The problem is Kopp's pair of 3s in that short span accounted for half of Indiana's total long-range output for the night. IU went just 4 for 11 from deep and one of the made 3s banked in out of the hand of Bates at the end of the shot clock. Woodson did not seem particularly perturbed by the lack of 3-point attempts because Indiana was able to mostly have its way inside.
"This is no knock against them, we were a bigger team," the second-year Hoosiers coach said. "Our strength is playing inside-out. I mean, it's no secret. I'm not trying to hide that. And they doubled some and we were able to get the ball out to some of our guys to make shots, and Miller made a couple in transition, which we were capable of doing that as well."
"When you got good looks, I expect you to make them," he added. "I mean, (Kopp) made two big ones to kind of expand our lead, but I think all the guys that are shooting the 3-ball on our team can make it. That's just how I feel after watching them the last 4 1/2, five months."
The best news for Indiana on opening night concerned its highly-touted freshmen: Hood-Schifino and Reneau. Hood-Schifino ran the offense relatively well and his court vision and creativity appear elite. It's also been encouraging to see him knock down a string of long jumpers across the exhibition games and tonight's opener. Reneau was the star of the second half, getting essentially whatever he wanted down low and finishing with a game-high 15 points on 6-for-8 shooting, plus five rebounds and two blocks. There are still questions about whether he has the high-level athleticism to be a true difference-maker against better teams, but his footwork is extremely polished for a freshman, he has terrific touch around the rim and he plays very hard. Put simply, he's fun to watch and he should be able to spell Thompson and Jackson-Davis at minimum.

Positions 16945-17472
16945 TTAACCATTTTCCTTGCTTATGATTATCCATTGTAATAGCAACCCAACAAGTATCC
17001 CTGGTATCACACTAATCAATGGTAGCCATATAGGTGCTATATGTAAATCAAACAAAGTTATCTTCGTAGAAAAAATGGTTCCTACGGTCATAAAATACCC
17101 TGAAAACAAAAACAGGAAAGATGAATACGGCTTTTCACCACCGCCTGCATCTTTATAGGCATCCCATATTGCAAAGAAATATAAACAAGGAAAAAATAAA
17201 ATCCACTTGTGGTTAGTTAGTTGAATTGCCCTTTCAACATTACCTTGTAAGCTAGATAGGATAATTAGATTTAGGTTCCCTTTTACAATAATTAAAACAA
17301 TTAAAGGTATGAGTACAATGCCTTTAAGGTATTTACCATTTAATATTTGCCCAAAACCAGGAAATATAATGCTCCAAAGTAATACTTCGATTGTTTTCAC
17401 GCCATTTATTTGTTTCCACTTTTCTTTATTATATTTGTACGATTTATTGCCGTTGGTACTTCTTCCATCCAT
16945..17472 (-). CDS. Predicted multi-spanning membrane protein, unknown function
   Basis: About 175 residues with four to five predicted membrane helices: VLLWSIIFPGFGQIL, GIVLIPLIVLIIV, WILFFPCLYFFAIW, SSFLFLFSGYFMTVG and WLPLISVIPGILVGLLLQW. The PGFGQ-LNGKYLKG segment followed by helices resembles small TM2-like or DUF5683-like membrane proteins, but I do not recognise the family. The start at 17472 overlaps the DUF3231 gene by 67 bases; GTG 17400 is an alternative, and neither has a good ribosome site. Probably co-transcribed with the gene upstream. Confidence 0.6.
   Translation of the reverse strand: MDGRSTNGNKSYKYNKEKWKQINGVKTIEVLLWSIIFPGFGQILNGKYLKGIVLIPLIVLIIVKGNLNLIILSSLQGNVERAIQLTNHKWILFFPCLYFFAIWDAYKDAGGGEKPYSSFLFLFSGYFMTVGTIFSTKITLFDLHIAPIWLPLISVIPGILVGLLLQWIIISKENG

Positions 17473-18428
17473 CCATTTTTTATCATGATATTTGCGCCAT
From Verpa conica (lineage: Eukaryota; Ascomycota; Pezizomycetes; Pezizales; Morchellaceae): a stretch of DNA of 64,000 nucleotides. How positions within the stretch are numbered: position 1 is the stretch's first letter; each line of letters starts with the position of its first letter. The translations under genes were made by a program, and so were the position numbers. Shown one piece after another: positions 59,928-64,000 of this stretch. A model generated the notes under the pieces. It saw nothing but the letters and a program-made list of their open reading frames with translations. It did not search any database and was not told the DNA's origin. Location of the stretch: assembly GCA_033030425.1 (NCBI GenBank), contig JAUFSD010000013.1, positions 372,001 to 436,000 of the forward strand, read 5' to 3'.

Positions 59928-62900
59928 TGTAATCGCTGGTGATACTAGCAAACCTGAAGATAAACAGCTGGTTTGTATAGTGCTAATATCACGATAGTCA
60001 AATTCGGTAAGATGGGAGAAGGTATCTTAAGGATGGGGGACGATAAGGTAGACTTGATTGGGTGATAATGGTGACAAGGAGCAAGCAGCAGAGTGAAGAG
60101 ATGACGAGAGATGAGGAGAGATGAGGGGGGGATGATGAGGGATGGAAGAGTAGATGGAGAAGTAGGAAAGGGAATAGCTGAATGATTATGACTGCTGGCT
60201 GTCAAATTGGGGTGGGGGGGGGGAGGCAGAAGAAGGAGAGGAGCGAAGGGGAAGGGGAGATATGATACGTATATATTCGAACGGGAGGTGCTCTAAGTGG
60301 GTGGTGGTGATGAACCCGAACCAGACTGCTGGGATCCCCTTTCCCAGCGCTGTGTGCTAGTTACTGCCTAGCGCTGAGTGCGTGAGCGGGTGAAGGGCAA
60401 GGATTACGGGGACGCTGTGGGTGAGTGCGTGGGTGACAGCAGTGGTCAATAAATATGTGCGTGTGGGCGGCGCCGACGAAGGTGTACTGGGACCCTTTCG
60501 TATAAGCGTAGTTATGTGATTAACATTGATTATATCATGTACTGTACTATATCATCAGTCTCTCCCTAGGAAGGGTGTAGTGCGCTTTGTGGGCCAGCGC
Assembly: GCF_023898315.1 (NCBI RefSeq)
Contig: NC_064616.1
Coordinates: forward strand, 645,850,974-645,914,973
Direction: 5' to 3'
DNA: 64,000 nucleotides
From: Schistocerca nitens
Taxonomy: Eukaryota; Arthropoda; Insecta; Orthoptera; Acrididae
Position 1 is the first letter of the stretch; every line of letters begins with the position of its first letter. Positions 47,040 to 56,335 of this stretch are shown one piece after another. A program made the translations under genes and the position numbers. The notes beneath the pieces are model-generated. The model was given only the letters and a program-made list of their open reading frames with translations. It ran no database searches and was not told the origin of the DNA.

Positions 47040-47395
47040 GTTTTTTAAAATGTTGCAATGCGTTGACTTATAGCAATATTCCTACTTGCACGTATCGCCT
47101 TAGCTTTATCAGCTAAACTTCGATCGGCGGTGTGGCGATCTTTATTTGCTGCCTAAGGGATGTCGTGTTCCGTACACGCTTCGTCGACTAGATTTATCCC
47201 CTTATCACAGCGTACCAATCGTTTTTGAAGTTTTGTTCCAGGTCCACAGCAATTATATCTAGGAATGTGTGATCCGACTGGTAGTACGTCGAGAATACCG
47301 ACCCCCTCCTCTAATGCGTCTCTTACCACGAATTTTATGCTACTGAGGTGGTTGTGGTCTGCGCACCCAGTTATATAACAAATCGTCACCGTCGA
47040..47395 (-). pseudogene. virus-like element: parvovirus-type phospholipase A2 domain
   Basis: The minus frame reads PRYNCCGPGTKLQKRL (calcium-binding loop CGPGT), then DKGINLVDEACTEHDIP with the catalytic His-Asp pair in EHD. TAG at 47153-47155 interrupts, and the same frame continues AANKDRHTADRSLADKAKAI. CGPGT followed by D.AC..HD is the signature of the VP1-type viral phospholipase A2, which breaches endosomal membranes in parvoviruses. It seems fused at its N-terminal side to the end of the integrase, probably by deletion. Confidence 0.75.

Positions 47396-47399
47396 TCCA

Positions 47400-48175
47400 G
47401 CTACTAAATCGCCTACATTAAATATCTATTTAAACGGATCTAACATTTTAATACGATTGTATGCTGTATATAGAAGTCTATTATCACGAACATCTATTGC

I've been saying this since he got here, you can't speed him up," Thompson said of Reneau. "He gets to his spots. I mean, I got to guard him every day, so it's fun to compete with him in practice every day, pushing each other. He has really, really good footwork, really good ball fakes."
If one were looking for reasons to be concerned about Indiana after tonight, there were plenty from which to choose. The Hoosiers were often less than crisp with their passes, missed too many point-blank shots at the rim and went just 12 for 21 from the foul line. On defense, their rotations weren't particularly clean, they gave up too many open 3s and their close-outs were extremely poor at times. They were bailed out on that end of the floor in no small part by a Morehead State team seemingly intent on throwing the ball to its opponent.
But there were some positive signs – the performance of the freshmen and the entire second unit among them – and it's clear Woodson is going to use these early games as glorified scrimmages in which he will test out a variety of lineup combinations to determine which players work best together. Such is the advantage of so much depth.
"As a coach I'm still learning, and you are liable to see a lot different lineups based on the talent we have," Woodson said. "All I'm telling our guys is just be ready to play, because if I see you not giving it to us, then I got to go somewhere else and get it."